Because of the more favorable deduction limits for gifts to DAFs, donors with substantial AGI may prefer to make contributions to DAFs. For example, consider a donor who has AGI of $2 million and who makes a $1 million cash gift to a PF. Because of the 30% AGI limit for cash gifts to PFs, the donor is only able to take advantage of $600,000 of the $1 million deduction in the current year. However, if the donor were to make his gift to a DAF, the donor can deduct $1 million in the year of the gift. However, a donor may carry forward any unused deduction for up to five additional years.

Though the more restrictive AGI and valuation limits on gifts to PFs may pose a problem, some donors choose to combine gifts to a PF and DAF in order to maximize their philanthropic and deduction potential. For example, a donor could choose to give $600,000 to his PF and the remaining $400,000 to his DAF, which would allow him to reach his 50% AGI limitation for cash gifts.

Operational Considerations

Perhaps the biggest difference between DAFs and PFs relates to the extensive rules governing PFs in Sections 4941 through 4947 of the Internal Revenue Code. PFs are subject to self-dealing, minimum distribution requirements, excess business holding requirements and expenditure responsibility. Compliance with these requirements can require a considerable amount of time, effort and expense. However, after the Pension Protection Act of 2006, DAFs are now also subject to a number of additional rules regarding their use. Several of the operational differences are discussed below.


Each PF will have a governing board of directors and trustees who are responsible for ensuring the foundation operates properly. A helpful resource is the Council on Foundations, which has provided some best practices regarding foundation management on its website. Because DAFs are not separate legal entities, their management is governed by the organization maintaining the fund. Accordingly, the establishment of a DAF reduces the time and effort a donor must expend in managing and selecting a foundation’s governing board and trustees. It is important to note that PFs are subject to the self-dealing and disqualified person rules. As such, this may prevent disqualified-person managers from being involved in some foundation decisions.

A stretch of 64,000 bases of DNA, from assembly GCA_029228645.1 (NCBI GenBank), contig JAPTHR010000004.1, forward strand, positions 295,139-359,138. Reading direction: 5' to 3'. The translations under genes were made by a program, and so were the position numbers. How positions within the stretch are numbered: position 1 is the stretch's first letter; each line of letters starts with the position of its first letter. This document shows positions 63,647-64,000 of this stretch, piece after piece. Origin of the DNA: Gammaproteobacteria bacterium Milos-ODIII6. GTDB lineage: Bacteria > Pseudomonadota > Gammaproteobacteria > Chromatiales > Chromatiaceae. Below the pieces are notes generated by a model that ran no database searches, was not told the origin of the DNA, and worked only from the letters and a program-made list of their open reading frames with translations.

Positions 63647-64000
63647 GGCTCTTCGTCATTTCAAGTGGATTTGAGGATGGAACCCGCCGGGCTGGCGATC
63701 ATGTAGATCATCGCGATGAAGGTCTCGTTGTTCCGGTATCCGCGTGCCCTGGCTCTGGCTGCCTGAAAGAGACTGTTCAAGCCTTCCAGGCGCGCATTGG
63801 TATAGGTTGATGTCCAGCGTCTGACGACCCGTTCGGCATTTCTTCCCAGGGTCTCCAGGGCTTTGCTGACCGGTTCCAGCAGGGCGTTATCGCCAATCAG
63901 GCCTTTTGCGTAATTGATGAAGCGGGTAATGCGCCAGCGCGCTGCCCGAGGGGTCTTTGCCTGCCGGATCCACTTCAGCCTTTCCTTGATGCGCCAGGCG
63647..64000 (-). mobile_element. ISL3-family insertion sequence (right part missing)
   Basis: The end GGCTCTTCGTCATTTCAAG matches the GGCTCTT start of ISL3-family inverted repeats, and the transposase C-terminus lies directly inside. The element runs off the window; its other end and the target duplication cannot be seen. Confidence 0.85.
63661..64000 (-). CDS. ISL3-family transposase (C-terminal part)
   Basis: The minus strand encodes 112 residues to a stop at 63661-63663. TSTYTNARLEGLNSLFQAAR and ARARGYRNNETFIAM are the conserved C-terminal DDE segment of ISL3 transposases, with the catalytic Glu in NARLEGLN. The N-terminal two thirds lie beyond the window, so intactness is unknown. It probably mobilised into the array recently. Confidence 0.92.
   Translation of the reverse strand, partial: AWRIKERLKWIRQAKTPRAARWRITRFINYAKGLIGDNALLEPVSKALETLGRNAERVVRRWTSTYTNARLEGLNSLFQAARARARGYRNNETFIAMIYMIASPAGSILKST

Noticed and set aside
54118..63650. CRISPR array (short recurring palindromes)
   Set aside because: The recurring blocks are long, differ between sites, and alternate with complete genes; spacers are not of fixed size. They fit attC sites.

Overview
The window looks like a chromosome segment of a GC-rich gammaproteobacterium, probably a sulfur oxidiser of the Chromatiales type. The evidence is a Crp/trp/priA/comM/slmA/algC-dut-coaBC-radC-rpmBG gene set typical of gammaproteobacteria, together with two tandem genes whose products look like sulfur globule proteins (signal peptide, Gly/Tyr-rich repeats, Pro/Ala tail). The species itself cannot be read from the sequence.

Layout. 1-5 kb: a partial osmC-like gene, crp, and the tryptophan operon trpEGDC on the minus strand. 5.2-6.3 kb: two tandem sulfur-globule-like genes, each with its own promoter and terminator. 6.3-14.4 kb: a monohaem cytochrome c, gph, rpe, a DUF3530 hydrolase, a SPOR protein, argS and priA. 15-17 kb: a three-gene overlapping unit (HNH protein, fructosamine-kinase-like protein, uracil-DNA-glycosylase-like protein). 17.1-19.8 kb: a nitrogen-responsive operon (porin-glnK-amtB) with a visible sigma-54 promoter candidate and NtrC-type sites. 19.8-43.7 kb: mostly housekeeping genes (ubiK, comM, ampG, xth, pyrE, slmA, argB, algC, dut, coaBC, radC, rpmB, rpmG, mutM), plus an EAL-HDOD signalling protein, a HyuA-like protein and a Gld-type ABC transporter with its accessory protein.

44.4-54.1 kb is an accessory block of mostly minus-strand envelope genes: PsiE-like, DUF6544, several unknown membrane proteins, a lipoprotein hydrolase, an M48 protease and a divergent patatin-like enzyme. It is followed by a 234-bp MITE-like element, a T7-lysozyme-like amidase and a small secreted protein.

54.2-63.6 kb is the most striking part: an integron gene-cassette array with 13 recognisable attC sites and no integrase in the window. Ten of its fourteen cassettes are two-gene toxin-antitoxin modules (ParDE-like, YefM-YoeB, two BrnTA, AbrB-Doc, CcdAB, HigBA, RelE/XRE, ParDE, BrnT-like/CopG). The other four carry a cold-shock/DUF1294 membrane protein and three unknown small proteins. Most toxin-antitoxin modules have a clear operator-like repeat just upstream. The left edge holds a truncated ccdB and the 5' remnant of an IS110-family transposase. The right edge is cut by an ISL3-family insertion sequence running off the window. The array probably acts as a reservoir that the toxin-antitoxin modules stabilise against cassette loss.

A PF must distribute at least 5% of its total assets each year for charitable purposes. Distributions that count toward the 5% minimum distribution requirement are known as "qualifying distributions." Reasonable and necessary administrative expenses are qualifying distributions. Generally, distributions to public charities, including donor advised funds at public charities, are proper qualifying distributions. Distributions to nonprofit organizations that are not public charities (including other private foundations) require that the private foundation exercise expenditure responsibility. Distributions to individuals and foreign charities may be qualifying distributions but only if specific conditions are satisfied.